Digital Rights Watch has welcomed the release of a UN report calling for a global treaty to protect internet user’s right to privacy.
The United Nations Special Rapporteur on the right to privacy, Joseph Cannataci, yesterday presented his report to the Human Rights Council, denouncing current surveillance legislation and calling for States to respect privacy as a universal right in the digital age.
“It is extremely welcoming to see such a thorough and comprehensive report on the state of privacy online,” said Chair of Digital Rights Watch Tim Singleton Norton.
“Australia’s own mandatory data retention scheme is a prime example of the overreach of Governments that is fast becoming a global trend. The extensive, intrusive nature of these regimes, in combination with a lack of transparency over which bodies are able to access it and for what purposes, risks creating a chilling effect on freedom of expression in Australia.”
“Mr Cannataci could not have been more damning in his condemnation of nation states’ attitudes towards digital privacy. This should not be taken lightly, and we urge Governments, including Australia, to take heed of his warnings.”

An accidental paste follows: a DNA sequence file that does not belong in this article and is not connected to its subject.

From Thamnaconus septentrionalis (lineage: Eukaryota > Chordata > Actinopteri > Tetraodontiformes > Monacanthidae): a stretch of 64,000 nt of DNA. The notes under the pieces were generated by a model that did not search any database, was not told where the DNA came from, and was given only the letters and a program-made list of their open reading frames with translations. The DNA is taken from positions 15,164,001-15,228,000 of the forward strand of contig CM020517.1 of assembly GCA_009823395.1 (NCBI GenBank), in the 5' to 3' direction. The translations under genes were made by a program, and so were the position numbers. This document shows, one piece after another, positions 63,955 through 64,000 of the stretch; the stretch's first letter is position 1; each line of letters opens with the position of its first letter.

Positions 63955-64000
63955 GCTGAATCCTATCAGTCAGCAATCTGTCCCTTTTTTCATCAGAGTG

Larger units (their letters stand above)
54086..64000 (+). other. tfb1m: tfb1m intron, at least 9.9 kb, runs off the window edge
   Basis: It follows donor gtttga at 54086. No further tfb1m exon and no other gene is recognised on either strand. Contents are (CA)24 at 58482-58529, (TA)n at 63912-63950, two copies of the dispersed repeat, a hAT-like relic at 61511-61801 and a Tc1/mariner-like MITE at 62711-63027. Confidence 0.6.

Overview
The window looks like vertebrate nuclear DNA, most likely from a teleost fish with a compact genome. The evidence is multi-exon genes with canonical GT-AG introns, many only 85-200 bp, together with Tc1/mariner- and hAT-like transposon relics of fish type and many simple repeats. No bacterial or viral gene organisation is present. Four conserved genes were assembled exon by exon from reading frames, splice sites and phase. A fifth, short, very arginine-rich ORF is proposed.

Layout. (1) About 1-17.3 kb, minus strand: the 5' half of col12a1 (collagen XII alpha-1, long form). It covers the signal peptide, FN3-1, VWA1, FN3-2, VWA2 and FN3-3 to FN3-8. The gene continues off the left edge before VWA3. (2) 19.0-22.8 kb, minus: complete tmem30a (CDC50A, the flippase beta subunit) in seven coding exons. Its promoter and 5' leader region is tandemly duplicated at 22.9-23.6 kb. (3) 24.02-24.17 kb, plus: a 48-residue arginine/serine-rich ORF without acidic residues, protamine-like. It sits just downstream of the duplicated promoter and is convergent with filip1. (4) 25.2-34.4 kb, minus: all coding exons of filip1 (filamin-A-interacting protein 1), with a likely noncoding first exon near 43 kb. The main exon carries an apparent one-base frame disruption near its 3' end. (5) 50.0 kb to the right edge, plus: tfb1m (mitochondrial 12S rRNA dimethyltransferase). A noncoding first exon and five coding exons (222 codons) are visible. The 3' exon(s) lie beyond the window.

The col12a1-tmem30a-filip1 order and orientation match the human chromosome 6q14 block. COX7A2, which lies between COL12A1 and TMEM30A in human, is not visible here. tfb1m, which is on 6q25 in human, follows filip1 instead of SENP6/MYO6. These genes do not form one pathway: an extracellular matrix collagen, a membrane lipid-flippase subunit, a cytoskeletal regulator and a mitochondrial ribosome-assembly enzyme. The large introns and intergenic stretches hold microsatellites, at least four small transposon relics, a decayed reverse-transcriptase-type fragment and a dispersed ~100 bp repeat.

“It is also important to note the role of whistleblowers and activists in shining a light on the nefarious workings of state surveillance operations. As mentioned in Cannataci’s report, where it not for the revelations of Edward Snowden, the current public debate would not even exist,” said Mr Singleton Norton.
Mr Cannataci says in his report: “The only way that these safeguards and remedies can be introduced in a way where their enforcement becomes more timely, more even-handed and expedient is through multilateral agreement enshrined in international law.”
“We couldn’t agree more with this recommendation, especially as so many developed nations continue to set a terrible example of operating widespread warrantless mass surveillance of its citizens.”
“What this report clearly shows is that the world needs to come together and agree on what is appropriate State behaviour in cyberspace, and start the process towards a global treaty to protect individual privacy online,” he concluded.